Slow Cooker Beer and Brown Sugar Pulled Chicken Sliders. Perfect for a football game!
For all of the FanBoy love that seems to be sent to the Slow Cooker, it’s my least favorite way to produce a meal. Flavors tend to muddy, its hard to develop layers of flavor, and this culinary contraption seems to render a thinking cook obsolete: dump it in and turn it on.
Meat seems to be the best use, especially when you introduce beer into the mix. Both a low and slow cooking method and the alcohol in beer are meat tenderizers giving you a great final product. I can concede that it’s convenient for those of you who don’t prefer to spend all day in the kitchen babying a sauce or teasing a sour dough starter back to life, I tend to favor the high maintenance meals.
Given my skepticism of a Slow Cooker meal, I was thrilled with how this came out. I made it twice, once with a stout with about 4% ABV (Alcohol By Volume, it should be listed on the label of your beer) and the second time with a porter with 9% ABV. Because it’s the alcohol in the beer that gives it it’s tenderizing power, the higher ABV did the best job. Look for a beer that packs a punch, and you’ll have a fantastic crowd pleasing meal that takes only about five minutes of active time. I’ll just have to satisfy my need for involved cooking tasks with homemade beer slider buns.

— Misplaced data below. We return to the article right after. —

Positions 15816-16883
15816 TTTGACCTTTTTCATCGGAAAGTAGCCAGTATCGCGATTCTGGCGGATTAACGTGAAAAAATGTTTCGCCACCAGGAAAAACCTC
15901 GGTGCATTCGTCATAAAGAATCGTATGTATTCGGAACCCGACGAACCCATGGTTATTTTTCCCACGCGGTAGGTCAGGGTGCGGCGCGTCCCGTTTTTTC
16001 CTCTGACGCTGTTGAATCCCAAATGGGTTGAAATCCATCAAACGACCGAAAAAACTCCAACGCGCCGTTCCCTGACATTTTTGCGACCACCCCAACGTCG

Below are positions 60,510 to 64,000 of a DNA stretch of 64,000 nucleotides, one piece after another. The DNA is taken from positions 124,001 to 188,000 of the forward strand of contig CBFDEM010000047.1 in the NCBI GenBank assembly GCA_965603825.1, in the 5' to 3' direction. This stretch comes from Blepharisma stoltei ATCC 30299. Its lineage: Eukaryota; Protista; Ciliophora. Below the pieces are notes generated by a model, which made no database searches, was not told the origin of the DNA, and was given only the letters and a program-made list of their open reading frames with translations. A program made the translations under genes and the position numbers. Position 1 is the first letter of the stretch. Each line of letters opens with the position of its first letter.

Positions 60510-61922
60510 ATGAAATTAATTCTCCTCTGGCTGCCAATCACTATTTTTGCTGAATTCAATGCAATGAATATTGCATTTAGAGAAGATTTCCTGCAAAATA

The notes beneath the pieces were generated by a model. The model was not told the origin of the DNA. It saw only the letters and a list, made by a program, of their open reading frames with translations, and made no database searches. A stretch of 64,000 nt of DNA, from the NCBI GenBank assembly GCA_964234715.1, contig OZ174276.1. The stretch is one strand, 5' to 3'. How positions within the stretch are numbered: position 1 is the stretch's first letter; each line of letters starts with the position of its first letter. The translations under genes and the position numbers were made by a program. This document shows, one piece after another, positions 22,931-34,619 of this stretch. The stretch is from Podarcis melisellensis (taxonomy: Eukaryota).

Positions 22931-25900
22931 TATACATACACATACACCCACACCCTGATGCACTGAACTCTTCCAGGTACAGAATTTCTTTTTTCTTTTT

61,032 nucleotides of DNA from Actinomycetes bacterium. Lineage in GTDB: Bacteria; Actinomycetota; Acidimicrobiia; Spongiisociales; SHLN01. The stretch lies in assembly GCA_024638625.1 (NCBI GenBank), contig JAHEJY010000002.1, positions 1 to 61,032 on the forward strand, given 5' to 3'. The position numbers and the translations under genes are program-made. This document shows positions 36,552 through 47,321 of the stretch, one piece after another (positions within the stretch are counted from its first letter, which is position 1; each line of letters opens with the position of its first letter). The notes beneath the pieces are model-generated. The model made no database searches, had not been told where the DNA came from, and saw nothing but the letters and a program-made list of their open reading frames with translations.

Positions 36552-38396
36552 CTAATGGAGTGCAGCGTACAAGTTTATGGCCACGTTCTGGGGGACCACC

- ¼ cup tomato paste
- 3 tbs soy sauce
- 3 tbs balsamic vinegar
- 1 tbs Worcestershire sauce
- 1 tsp chili powder
- 1 tsp smoked paprika
- 1 tsp garlic powder
- 1/3 cup brown sugar, packed
- 12 ounces porter beer (high ABV dark beer works best)
- 6 boneless skinless chicken thigh fillets
- 18-20 slider buns
- In a small bowl whisk together the tomato paste, soy sauce, balsamic vinegar, Worcestershire sauce, chili powder, smoked paprika, garlic powder and brown sugar.
- Add the sauce, chicken and beer to a slow cooker. Cook on low for 4 hours or until chicken pulls apart easy with a fork.
- Using two forks, shred chicken.
- Scoop chicken into slider buns.
I used this slow cooker (affiliate link).